I’d say right about around the time that it stopped being a park that the general public felt comfortable using and enjoying and turned into a campground and open air toilet for bums, drug addicts and criminals.

  • BerkeleyCitizen

    It’s “day” was when it was founded and successfully defended by the “people” who fought for it, and ultimately given over by the property owners. For anyone who lives in Berkeley now, anywhere near it–but not in it, it is nothing more than a blight, a magnet for a certain type of homeless : generally significantly mentally ill, severely addicted and anti-social people who the majority of people do not feel comfortable with in the context of what a “park” is normally used for in most of the western world…i.e., a community gathering place, a place to sit on a bench to read, relax, hang out with friends, kids, play frisbee, have a picnic etc. Of course, this being an dense urban area, it’s to be expected that any park will see its share of crime and those who are down and out, but this park is all about that and very much not a place that most people who live in Berkeley (indoors) see as a place they would like to go.

  • John Freeman

    But BerkeleyCitizen, your complaint is about some uses and users of the park. We could separately debate how valid such complaints are (I think it’s a mix). Nevermind that, though. Let’s stipulate that some users and uses are a problem.

    How do you get from that to the conclusion that therefore the park must be wiped off the map? Surely any such problems as you mention can be addressed in many less extreme ways.

  • BerkeleyCitizen

    Seems like you are not listening. It’s been a 45 year unsuccessful experiment. That’s it. Time for change. The status-quo is broken, and when things are broken they should be fixed.

  • John Freeman

    That’s it. Time for change.

    All you are doing is repeating yourself. I’m asking you a simple question.

    Let’s stipulate that some users and uses of the park are a problem.

    Somehow, in your mind, this implies wiping the park off the map.

    That implication seems far fetched. Surely there are less disruptive solutions to any problems you can identify.

    How do you conclude the park should be wiped off the map just because you don’t like some of what happens there?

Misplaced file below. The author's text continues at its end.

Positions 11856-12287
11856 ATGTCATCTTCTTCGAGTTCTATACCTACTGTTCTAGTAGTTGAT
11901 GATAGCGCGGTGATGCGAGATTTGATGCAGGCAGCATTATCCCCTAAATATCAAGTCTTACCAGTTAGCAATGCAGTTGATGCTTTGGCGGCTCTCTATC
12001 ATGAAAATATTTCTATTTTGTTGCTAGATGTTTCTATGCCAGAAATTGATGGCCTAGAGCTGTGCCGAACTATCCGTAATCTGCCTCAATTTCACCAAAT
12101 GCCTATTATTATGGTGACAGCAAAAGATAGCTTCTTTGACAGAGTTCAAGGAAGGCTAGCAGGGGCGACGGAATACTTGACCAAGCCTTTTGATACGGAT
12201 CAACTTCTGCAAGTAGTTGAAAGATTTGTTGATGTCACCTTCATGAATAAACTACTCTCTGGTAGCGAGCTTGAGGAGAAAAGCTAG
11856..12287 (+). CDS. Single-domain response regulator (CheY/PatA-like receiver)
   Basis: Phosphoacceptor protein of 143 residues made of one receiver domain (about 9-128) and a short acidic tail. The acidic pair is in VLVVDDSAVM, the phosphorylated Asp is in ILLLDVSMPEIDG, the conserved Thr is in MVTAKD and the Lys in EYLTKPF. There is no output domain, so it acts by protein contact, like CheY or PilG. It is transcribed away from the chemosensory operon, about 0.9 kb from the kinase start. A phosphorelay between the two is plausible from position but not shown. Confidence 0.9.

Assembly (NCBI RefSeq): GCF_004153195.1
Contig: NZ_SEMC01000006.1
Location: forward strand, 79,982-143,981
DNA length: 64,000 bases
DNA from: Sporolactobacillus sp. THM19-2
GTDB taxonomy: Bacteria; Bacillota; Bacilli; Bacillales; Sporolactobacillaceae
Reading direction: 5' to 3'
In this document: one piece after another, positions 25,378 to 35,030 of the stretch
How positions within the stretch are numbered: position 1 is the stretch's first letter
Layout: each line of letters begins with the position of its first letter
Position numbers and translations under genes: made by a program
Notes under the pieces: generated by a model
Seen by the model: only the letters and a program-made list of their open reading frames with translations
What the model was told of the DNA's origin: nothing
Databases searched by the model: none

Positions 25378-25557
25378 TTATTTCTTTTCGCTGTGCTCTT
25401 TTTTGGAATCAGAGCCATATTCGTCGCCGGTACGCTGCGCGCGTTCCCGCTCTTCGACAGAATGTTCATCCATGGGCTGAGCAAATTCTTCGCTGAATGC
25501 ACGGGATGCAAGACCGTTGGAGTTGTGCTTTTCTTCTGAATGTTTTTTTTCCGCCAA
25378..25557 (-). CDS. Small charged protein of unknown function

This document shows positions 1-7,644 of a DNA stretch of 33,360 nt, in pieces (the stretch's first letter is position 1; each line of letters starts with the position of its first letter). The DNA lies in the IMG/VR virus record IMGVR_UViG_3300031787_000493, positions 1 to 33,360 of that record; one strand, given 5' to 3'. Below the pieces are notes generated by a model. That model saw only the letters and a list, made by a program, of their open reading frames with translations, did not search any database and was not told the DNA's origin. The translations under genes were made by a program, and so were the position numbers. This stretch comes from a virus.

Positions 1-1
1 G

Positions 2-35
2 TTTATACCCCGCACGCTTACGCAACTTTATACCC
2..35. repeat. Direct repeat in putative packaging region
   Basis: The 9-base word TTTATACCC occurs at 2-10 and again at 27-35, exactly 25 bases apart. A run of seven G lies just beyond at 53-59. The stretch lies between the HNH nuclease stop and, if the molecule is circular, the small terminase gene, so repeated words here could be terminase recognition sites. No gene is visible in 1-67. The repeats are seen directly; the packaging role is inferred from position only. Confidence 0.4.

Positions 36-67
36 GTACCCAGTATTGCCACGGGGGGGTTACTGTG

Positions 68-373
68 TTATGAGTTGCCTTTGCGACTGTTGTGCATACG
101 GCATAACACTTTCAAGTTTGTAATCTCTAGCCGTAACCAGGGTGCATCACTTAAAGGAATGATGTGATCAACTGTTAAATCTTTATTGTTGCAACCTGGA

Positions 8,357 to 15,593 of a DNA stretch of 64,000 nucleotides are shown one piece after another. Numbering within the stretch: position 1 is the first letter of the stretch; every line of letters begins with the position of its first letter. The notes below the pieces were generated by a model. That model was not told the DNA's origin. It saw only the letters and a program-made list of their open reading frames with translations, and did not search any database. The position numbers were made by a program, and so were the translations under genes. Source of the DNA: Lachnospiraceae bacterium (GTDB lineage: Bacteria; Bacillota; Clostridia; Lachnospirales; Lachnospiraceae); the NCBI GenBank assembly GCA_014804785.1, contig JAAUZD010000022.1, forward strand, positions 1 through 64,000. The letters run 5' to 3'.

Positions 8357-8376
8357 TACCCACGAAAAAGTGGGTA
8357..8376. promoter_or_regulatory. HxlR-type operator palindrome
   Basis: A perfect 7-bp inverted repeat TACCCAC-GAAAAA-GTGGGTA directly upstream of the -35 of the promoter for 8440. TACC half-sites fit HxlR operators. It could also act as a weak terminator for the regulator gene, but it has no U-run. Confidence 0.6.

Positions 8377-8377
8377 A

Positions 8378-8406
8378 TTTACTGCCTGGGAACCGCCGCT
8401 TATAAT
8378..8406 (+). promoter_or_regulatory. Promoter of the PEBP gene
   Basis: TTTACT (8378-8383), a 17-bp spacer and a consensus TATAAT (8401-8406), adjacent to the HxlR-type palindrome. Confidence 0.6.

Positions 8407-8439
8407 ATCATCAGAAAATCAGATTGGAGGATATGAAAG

• guest

    Based on your comment history you would loudly decry any attempt at a “less disruptive solution” – like seriously enforcing a park curfew – that attempted to curb the use and abuse of the park.

  • notnot2

    OK. I will play your game. If the park is to be kept it needs a curfew from dusk-to-dawn and fences to keep people out at night so it cannot be used for camping.

  • John Freeman

    If the park is to be kept it needs a curfew from dusk-to-dawn and
    fences to keep people out at night so it cannot be used for camping.

    I doubt that your specific idea would find enough support to get far but I’m glad you are beginning to think more broadly about the issues.

  • notnot2

    So, close the park and turn it into student dorms. That option has plenty of support.

  • Robert Ryan

    People’s Park was never intended to be a hangout spot for this economically unjust society’s less fortunate. It was intended to be used and enjoyed SAFELY by all members of the community. Personally I love the 1960′s but, face it, people, that Golden Decade is now long in the past. We’re in a New Century now. Today’s problems in fact are more like those we experienced in the Great Depression 1930′s than the ones we had to confront in the generally affluent 1960′s. My idea is to turn People’s Park into an area for growing medical Marijuana. That way the 1960′s spirit of the Park could be preserved while at the same time alleviating the problem of the down-and-out element that seem to have taken up residence there. Let a thousand Marijuana plants bloom!